I honestly think at this point the national political class is beyond repair. If we want to secure our rights we need to look to the states, their legislatures, and Article V.

    lichau in reply to JDmyrm. | March 11, 2021 at 6:45 pm

    Good luck with that. Every state level legislator sees a potential House or Senate member when they look in the mirror. There is no way they vote to cut off their personal dreams.

How does the 10 day waiting period affect those who are currently exempt from the instant background checks in their state (like holders of concealed carry permits)? I am just curious and doubt I will be buying a firearm any time soon.

    Milhouse in reply to WestRock. | March 11, 2021 at 6:59 pm

    What your state exempts is irrelevant. If you’re exempt from the current federal requirement for a background check, then the 3-day waiting period doesn’t affect you, and extending it to 10 days still doesn’t affect you.

    If you’re not exempt from the federal requirement then you already have to have a background check no matter what your state says, and you have to wait up to 3 days for it to come back; if this passes that would go to 10 days, but of course it almost always comes back within 10 minutes rather than 10 days, so it wouldn’t affect many people.

      WestRock in reply to Milhouse. | March 11, 2021 at 7:44 pm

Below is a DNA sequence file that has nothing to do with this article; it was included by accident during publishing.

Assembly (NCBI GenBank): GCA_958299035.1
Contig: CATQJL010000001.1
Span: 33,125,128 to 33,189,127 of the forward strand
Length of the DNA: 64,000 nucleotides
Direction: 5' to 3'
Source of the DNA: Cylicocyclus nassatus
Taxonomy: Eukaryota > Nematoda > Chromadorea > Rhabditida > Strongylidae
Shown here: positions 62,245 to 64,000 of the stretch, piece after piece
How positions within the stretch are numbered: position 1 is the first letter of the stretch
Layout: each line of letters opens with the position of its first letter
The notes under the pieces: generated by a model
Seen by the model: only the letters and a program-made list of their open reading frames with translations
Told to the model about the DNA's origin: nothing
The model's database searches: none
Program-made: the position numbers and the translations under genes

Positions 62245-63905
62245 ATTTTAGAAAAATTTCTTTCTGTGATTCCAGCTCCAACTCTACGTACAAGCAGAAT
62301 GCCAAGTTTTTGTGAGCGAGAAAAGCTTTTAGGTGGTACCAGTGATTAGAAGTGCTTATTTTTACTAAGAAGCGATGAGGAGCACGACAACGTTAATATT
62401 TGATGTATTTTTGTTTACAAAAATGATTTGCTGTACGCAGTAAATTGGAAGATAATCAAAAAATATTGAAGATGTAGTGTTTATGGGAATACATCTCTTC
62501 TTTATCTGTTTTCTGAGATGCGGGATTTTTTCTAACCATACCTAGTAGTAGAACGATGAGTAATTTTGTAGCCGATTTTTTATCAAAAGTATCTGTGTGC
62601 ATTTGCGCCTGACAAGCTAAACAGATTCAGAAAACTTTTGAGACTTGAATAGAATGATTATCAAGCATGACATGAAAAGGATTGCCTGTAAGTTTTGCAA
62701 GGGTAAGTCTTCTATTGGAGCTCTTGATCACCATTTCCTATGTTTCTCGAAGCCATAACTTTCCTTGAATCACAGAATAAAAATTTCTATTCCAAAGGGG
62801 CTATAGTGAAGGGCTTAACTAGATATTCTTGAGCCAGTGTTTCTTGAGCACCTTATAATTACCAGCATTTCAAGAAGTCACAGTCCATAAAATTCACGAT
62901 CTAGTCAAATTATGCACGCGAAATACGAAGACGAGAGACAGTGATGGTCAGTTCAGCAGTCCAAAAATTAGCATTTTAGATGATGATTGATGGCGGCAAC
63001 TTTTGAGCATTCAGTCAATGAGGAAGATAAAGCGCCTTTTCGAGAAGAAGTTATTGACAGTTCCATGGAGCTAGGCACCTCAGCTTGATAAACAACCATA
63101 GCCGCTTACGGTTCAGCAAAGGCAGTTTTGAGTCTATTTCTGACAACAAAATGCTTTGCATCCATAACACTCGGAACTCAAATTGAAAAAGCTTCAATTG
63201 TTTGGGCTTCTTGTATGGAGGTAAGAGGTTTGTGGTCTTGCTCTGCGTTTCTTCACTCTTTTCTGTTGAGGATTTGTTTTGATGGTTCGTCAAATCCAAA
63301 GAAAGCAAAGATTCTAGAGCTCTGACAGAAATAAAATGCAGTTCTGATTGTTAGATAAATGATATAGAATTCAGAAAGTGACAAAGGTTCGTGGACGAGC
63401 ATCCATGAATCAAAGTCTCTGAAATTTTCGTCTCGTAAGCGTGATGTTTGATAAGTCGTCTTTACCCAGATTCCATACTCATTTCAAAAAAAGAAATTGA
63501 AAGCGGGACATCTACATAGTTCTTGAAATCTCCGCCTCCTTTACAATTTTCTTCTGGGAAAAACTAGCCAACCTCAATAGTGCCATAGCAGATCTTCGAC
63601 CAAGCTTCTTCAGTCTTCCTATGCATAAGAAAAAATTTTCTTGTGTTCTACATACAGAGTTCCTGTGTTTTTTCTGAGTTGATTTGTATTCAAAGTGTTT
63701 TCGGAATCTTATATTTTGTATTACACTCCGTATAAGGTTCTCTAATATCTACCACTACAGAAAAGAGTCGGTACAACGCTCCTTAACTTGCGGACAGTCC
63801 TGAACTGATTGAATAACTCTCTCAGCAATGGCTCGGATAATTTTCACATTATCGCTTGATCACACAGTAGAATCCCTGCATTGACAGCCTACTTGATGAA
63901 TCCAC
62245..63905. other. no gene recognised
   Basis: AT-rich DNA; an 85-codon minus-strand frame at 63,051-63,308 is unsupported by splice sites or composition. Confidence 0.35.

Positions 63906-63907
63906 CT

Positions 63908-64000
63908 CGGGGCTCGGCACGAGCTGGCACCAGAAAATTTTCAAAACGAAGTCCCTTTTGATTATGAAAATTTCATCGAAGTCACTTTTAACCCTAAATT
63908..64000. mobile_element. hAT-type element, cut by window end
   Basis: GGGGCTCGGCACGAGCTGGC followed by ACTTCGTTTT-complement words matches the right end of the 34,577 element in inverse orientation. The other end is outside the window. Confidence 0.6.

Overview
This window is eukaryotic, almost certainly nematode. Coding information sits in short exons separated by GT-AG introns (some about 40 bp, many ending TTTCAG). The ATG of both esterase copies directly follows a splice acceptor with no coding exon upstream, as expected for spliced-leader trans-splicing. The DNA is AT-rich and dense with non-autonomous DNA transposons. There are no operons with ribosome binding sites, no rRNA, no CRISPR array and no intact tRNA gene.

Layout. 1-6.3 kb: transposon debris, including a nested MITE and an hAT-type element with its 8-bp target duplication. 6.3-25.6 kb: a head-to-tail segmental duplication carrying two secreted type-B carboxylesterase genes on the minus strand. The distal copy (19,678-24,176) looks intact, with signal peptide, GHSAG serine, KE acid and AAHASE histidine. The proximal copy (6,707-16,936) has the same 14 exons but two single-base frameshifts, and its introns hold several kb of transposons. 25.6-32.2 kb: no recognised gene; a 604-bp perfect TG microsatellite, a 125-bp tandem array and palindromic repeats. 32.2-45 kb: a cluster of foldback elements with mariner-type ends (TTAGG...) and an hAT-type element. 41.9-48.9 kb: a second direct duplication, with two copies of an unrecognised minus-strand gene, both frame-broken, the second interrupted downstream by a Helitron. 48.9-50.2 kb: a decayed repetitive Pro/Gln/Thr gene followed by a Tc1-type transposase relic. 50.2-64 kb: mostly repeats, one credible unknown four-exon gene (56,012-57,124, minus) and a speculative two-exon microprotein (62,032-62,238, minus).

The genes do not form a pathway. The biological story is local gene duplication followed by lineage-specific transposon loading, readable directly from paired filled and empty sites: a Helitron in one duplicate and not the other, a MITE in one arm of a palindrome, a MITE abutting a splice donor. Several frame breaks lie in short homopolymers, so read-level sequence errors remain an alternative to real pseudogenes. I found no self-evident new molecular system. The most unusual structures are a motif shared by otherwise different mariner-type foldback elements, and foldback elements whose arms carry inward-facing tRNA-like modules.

Got it. When I made my first purchase prior to getting my concealed carry I got instant approval, so I never experienced a 3 day wait and/or learned the whys and wherefores. With a license, no call is made and it is straight to the form 4473 and done.

      The Feds must approve any state-level alternative to the Federal background check system and/or any variations, such as allowing holders of current concealed carry permits to bypass the background check. Don’t be surprised when these exceptions suddenly go away, making every gun buyer subject to the onerous new 10 or 25 or 30 day rules.

      They will call it “Equity”.

    Colonel Travis in reply to WestRock. | March 11, 2021 at 8:29 pm

    I have a license to carry and didn’t see an exemption. Since every state is different in how they handle this sort of thing, it appears to be a requirement for everyone, not counting those whose job requires them to use a firearm.

    Not a fan. We are getting into scary territory.